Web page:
Early Intervention Services Improve Outcomes for Early-Phase Psychosis

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Early intervention included a tailored psychosocial and psychopharmacological intervention program for patients in early-phase psychosis.
Early intervention included a tailored psychosocial and psychopharmacological intervention program for patients in early-phase psychosis.

Individuals in early-phase psychosis experience better outcomes with early intervention services than they do with treatment as usual, supporting the need to fund and use early intervention services for these individuals, according to a meta-analysis published in JAMA Psychiatry.

The systematic literature review was conducted according to PRISMA guidelines by 3 independent investigators that extracted data from PubMed, PsycINFO, EMBASE, and ClinicalTrials.gov for a random-effects meta-analysis and pre-specified subgroup and meta-regression analyses. Ten randomized clinical trials were analyzed to compare early intervention services with treatment as usual in 2176 individuals with first-episode psychosis or early-phase schizophrenia spectrum disorders.

The clinical trials ranged in duration from 9 to 24 months, with a mean trial duration of 16.2 (standard deviation 7.4) months. Thirteen meta-analyzable outcomes were reviewed, including: all-cause treatment discontinuation (risk ratio [RR] 0.70; 95% CI, 0.61-0.80; < .001), at least 1 psychiatric hospitalization (RR 0.74; 95% CI, 0.61-0.90;=.003), involvement in school or work (RR 1.13; 95% CI, 1.03-1.24; =.01), negative symptom severity (standardized mean difference [SMD] −0.28; 95% CI, −0.42 to −0.14; <.001), positive symptom severity (SMD −0.22; 95% CI, −0.32 to −0.11; <.001), and total symptom severity (SMD −0.32; 95% CI, −0.47 to −0.17; <.001).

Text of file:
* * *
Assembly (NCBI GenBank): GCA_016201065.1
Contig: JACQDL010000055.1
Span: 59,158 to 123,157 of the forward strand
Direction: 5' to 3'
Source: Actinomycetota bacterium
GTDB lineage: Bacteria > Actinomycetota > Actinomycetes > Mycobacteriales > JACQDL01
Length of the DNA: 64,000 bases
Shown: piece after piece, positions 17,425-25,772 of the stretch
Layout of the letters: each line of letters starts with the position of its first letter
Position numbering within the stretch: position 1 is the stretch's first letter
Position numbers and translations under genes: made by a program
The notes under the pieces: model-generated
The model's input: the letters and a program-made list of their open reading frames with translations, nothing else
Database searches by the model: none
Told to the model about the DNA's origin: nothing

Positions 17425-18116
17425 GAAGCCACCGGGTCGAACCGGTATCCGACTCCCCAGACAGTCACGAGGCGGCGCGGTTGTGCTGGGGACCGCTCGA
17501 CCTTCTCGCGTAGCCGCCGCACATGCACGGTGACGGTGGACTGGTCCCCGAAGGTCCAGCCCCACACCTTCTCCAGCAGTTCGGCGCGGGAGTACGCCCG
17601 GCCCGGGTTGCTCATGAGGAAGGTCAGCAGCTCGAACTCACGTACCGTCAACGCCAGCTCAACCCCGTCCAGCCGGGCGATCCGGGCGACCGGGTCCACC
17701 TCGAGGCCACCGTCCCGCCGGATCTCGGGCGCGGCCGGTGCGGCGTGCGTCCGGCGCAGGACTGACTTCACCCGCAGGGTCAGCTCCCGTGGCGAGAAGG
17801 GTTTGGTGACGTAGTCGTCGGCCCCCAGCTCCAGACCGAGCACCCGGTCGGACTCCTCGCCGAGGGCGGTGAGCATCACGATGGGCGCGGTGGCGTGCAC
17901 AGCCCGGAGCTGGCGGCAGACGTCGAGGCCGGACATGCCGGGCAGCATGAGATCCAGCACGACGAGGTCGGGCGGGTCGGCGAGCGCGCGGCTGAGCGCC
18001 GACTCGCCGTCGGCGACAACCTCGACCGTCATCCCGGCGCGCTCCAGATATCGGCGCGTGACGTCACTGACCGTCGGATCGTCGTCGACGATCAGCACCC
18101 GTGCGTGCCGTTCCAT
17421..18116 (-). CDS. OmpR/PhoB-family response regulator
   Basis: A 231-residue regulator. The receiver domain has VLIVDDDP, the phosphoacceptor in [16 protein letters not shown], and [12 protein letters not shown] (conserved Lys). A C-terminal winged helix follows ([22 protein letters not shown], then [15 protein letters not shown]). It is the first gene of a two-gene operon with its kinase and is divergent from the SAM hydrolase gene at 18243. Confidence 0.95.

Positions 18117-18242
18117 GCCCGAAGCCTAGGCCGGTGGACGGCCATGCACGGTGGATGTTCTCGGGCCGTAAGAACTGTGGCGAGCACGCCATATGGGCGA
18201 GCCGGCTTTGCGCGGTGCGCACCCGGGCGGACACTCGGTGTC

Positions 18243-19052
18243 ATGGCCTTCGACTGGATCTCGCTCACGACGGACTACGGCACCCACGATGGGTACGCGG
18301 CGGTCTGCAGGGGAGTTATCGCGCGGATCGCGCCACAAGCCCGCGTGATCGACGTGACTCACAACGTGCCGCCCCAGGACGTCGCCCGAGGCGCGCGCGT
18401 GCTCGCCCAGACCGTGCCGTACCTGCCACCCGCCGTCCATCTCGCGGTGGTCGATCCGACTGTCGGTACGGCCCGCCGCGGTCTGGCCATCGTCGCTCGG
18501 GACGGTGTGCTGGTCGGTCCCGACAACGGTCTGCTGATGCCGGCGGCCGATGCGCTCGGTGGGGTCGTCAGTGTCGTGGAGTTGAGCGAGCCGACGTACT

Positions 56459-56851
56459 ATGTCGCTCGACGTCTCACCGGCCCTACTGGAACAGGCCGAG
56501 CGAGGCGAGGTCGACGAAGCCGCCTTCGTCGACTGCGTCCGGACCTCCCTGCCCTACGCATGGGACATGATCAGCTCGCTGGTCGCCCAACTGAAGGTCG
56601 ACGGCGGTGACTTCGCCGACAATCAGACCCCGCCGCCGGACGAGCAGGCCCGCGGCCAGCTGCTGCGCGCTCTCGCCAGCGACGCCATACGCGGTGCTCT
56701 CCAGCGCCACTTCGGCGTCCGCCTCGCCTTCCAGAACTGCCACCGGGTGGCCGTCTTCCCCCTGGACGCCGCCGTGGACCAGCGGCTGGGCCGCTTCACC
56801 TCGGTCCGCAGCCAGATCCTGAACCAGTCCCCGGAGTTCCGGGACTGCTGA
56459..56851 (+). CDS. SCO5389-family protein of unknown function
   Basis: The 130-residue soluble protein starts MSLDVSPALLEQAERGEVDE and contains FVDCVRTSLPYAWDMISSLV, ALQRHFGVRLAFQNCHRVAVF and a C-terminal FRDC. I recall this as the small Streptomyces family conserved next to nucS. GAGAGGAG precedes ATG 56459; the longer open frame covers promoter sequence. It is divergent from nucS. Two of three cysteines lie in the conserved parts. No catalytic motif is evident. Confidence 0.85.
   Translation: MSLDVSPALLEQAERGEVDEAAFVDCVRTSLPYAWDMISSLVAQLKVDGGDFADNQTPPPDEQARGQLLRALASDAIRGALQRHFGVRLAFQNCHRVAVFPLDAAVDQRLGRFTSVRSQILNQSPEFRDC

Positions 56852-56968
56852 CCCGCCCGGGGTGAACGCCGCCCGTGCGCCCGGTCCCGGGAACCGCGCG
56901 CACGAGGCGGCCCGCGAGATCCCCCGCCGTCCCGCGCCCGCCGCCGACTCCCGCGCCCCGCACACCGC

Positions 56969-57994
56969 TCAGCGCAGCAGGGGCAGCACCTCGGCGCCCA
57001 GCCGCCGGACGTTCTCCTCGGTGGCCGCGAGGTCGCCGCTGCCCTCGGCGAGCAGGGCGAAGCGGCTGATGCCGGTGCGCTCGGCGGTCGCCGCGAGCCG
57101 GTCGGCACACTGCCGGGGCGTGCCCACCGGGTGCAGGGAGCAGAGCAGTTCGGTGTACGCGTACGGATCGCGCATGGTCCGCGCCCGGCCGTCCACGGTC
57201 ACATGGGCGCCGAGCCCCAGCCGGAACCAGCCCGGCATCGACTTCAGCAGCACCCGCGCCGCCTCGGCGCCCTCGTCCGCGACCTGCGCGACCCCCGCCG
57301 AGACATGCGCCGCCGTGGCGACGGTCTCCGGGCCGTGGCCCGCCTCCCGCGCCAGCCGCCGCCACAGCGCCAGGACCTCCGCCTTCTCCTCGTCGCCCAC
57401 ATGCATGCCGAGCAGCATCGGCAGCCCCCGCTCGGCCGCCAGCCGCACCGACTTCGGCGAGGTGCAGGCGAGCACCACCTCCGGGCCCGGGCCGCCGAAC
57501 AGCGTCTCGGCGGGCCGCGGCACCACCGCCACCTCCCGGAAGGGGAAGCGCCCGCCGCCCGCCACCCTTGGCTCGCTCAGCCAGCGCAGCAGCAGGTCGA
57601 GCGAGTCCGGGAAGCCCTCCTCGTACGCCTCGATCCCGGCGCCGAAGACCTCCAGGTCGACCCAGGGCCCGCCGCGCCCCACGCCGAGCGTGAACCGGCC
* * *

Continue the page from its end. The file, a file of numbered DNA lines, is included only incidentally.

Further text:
Each study included early intervention services of psychopharmacological treatment and family psychoeducation and counseling. Some studies included other components, eg, cognitive behavior therapy, vocational and educational counseling, social skills training, and crisis management.

This systematic literature review explored the question of whether early intervention services are superior to treatment as usual regarding both symptom-related and illness-related treatment outcomes. At the end of treatment for all of these outcomes, early intervention services were associated with superior outcomes compared with treatment as usual. The results support the allocation of public resources to and use of early intervention services in individuals with early-phase psychosis, which has already begun throughout the world.

Reference

Correll CU, Galling B, Pawar A, et al. Comparison of early intervention services vs treatment as usual for early-phase psychosis: a systematic review, meta-analysis, and meta-regression [published online May 2, 2018]. JAMA Psychiatry. doi:10.1001/jamapsychiatry.2018.0623

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